Rest assured, it's being removed from the block rewards. So if an epoch's block reward is 1000 ADA, the 340 ADA is taken from the 1000 ADA and results in 660 ADA remaining for the variable fee and delegators.

Technical Details

Sybil Attacks

Is an attack that tries to compromise the network by creating a large number of pools and uses them to gain a disproportionately large amount of influence.


Cardano's Proof of Stake is susceptible to such an attack, as a malicious actor could attempt to create hundreds of pools, but the pledging mechanism and other factors such as ADA token price make such an attack highly unlikely.

Height Battles

If you read about Slot Battles, then you heard about orphaned blocks. Well a height battle is another example of how blocks can be minted but never used.


In a height battle, a block could be orphaned if it's not added to the network fast enough before the next block is made. So you can think of it like a race. Or... like being invited to a party, but the host tells you to arrive before Charles is there. You end up being late cause your dog ate your Ledger, so when you finally arrive to the party, Charles is already there and they won't let you in. Say what now...


This is because slots are 1 second long, so it's possible for 2 blocks to be created 1 second apart. This creates a situation where a block may take too long to be added to the node of the pool producing the next block.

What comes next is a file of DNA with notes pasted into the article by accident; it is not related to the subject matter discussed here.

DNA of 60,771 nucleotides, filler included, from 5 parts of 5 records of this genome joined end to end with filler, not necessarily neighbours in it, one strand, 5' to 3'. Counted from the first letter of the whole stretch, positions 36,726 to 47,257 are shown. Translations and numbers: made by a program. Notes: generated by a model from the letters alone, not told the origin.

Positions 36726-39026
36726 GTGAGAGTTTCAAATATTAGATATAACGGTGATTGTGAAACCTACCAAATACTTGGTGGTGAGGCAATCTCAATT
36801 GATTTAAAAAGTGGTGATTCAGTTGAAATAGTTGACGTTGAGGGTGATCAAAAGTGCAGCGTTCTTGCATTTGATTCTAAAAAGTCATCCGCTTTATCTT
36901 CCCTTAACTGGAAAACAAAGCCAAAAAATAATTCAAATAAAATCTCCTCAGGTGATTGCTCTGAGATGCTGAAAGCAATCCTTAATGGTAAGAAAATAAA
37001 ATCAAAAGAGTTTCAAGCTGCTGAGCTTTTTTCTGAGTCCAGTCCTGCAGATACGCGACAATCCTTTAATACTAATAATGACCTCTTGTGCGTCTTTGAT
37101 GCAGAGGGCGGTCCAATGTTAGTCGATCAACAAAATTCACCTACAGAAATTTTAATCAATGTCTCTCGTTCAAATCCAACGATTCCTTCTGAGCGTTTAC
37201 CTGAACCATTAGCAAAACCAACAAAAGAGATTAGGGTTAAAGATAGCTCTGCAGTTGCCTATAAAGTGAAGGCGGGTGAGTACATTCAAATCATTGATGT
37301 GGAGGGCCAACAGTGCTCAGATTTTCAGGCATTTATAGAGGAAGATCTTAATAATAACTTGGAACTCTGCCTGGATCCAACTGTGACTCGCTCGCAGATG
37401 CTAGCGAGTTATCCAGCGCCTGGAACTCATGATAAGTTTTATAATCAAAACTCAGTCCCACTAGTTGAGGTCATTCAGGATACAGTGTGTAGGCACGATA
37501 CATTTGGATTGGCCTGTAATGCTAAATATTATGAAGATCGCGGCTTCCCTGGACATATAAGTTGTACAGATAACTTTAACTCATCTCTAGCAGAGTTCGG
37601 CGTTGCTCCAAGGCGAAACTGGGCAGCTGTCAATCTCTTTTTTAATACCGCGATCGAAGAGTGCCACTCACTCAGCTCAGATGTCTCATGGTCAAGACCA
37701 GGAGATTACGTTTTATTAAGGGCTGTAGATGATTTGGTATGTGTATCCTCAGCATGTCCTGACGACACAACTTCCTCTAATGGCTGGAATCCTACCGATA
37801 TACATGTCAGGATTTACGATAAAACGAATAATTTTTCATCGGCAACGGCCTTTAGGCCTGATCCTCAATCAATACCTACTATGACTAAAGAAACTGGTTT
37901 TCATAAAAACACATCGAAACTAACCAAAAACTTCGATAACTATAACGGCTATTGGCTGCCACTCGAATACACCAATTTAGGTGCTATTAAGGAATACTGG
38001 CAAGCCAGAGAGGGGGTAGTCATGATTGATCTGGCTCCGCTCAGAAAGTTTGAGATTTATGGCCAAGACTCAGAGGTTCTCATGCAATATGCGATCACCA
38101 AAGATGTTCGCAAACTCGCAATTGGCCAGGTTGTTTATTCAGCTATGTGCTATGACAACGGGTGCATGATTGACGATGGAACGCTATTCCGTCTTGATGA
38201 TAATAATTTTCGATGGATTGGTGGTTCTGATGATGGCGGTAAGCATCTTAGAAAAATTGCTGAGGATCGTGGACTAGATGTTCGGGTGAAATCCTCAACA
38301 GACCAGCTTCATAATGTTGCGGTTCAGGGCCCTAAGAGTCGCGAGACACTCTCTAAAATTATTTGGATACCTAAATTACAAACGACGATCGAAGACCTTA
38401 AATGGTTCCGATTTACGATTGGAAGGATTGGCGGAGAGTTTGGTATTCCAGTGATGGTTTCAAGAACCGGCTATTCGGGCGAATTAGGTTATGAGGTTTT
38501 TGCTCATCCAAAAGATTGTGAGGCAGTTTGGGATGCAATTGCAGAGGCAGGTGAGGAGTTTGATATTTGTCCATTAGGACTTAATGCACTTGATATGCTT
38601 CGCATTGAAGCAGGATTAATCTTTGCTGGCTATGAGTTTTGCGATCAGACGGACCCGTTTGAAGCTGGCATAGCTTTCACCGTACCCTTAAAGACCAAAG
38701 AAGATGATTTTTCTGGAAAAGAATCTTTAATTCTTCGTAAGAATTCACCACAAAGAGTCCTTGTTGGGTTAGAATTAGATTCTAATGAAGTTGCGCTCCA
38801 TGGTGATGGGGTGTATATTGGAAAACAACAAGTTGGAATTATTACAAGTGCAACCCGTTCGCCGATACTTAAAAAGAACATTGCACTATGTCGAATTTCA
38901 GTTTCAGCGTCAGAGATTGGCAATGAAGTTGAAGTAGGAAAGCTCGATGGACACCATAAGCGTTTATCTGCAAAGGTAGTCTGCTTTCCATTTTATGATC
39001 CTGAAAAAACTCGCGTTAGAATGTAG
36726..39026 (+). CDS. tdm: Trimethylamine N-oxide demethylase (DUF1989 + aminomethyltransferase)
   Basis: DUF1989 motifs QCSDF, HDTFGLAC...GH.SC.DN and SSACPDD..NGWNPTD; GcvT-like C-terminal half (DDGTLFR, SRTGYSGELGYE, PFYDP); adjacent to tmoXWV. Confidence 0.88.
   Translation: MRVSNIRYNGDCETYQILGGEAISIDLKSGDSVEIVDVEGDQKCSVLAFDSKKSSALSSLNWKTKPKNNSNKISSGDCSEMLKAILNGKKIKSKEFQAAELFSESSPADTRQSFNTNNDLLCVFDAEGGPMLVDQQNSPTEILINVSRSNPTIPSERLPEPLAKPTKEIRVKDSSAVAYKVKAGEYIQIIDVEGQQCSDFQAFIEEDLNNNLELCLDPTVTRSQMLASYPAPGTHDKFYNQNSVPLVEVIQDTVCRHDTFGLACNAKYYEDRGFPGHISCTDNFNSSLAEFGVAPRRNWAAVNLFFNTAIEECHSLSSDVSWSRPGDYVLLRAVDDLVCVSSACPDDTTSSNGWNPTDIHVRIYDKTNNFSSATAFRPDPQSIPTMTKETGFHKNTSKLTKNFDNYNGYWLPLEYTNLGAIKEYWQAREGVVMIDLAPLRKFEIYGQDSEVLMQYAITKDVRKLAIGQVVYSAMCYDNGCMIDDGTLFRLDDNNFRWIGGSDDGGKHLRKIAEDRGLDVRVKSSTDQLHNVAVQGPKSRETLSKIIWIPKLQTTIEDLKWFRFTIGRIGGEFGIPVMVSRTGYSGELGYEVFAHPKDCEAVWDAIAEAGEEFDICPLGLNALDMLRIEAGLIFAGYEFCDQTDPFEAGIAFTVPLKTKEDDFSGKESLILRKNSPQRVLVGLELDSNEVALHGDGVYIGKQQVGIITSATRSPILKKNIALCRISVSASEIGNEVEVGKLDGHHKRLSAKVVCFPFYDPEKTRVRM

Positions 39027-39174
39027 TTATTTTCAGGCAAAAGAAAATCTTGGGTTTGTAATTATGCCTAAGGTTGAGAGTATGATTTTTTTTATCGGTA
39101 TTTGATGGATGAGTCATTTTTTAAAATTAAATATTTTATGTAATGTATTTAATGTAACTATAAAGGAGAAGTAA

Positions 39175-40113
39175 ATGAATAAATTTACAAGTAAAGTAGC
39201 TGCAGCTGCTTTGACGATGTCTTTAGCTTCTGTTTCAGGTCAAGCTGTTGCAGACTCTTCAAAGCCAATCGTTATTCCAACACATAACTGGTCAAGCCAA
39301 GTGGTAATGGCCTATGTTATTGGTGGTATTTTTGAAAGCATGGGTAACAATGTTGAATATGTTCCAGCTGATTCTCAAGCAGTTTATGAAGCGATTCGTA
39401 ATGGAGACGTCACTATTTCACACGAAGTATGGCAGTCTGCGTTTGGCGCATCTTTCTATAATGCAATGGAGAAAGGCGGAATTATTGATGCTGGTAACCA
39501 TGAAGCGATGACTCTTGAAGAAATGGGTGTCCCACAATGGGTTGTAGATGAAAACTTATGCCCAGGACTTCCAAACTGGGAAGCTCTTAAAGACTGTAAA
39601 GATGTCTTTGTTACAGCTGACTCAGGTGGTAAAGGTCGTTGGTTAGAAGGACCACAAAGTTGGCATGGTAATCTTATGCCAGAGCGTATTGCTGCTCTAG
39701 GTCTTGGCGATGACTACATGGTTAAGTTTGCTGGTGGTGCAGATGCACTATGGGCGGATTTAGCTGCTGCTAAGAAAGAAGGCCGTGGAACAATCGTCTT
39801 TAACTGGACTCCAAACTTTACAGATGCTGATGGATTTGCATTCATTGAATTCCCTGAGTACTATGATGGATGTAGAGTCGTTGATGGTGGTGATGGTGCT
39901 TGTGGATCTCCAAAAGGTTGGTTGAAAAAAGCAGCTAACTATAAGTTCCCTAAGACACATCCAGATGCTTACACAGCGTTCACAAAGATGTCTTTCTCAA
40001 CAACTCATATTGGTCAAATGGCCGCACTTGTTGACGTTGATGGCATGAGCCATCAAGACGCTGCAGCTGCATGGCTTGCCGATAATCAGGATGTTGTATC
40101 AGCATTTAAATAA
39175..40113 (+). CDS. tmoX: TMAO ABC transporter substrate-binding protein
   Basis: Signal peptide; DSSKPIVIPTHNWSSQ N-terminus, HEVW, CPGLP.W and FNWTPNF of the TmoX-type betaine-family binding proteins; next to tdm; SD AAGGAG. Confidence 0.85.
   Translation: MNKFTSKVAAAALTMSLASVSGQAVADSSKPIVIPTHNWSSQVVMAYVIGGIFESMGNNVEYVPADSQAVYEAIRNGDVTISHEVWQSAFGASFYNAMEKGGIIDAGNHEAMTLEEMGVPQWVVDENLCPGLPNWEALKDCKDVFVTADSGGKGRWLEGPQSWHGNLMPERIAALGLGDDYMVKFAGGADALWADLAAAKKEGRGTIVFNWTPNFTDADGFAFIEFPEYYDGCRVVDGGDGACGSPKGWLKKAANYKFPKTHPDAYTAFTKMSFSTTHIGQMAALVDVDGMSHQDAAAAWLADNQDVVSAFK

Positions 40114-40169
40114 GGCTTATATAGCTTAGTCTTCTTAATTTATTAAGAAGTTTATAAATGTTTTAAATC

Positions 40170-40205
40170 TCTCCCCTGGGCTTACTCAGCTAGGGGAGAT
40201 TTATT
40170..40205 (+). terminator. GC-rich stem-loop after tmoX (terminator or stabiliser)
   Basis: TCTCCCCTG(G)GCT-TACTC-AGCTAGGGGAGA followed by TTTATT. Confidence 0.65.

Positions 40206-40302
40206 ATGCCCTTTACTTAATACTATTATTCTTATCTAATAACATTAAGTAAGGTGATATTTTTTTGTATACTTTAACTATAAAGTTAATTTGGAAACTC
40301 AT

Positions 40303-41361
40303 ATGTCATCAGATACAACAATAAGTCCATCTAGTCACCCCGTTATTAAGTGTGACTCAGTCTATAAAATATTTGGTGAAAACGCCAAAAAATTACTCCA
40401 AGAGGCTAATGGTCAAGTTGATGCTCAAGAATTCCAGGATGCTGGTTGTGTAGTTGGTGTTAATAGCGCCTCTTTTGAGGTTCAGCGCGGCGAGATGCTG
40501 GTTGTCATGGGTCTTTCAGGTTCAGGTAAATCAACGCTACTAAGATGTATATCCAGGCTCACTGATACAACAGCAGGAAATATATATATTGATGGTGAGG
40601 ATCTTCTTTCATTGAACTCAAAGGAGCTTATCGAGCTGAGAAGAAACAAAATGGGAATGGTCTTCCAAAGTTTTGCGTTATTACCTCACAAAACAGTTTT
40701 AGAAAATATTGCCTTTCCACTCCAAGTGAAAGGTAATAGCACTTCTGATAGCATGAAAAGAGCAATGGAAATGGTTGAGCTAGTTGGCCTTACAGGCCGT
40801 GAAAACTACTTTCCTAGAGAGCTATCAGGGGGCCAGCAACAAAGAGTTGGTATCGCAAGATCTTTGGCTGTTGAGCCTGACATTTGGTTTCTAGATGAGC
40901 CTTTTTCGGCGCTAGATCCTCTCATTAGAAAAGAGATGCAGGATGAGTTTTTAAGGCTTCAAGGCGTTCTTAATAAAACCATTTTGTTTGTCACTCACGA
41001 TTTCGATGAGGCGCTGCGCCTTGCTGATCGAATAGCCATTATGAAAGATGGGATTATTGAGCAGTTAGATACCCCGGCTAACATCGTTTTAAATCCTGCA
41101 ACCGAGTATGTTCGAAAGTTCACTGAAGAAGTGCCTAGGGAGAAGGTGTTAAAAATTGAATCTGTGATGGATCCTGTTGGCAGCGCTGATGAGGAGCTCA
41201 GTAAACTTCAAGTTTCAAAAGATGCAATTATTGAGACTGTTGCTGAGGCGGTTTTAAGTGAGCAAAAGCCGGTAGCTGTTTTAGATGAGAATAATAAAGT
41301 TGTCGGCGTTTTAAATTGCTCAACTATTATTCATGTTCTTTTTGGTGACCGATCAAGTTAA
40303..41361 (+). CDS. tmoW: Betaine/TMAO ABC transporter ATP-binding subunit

For a more technical example, let's say we have a block minted named "X" and it takes too long to reach the pool that is minting the next block named "Y".  This "Y" block has no idea "X" even exists because it wasn't added to the network fast enough. The network will proceed to add "Y" to the blockchain and since "X" was never included in this most recent block... the protocol will do to "X" block what my tinder date did to me last week... ghosted.


Disclaimer: Ghosted is not a technical ADA term


The pledging mechanism is necessary to protect the network against Sybil attacks. A Sybil attack is when a malicious actor creates hundreds of pools to attempt to gain majority consensus on the network. Due to the pledging mechanism, if this attacker has low pledges on these pools, the chances they will attract stakers will be very low.


Thus, to attempt a successful attack, a malicious actor would need an enormous amount of ADA pledged to hundreds of pools. This is very expensive and as the value of ADA rises, the cost to perform this type of attack on the network greatly rises.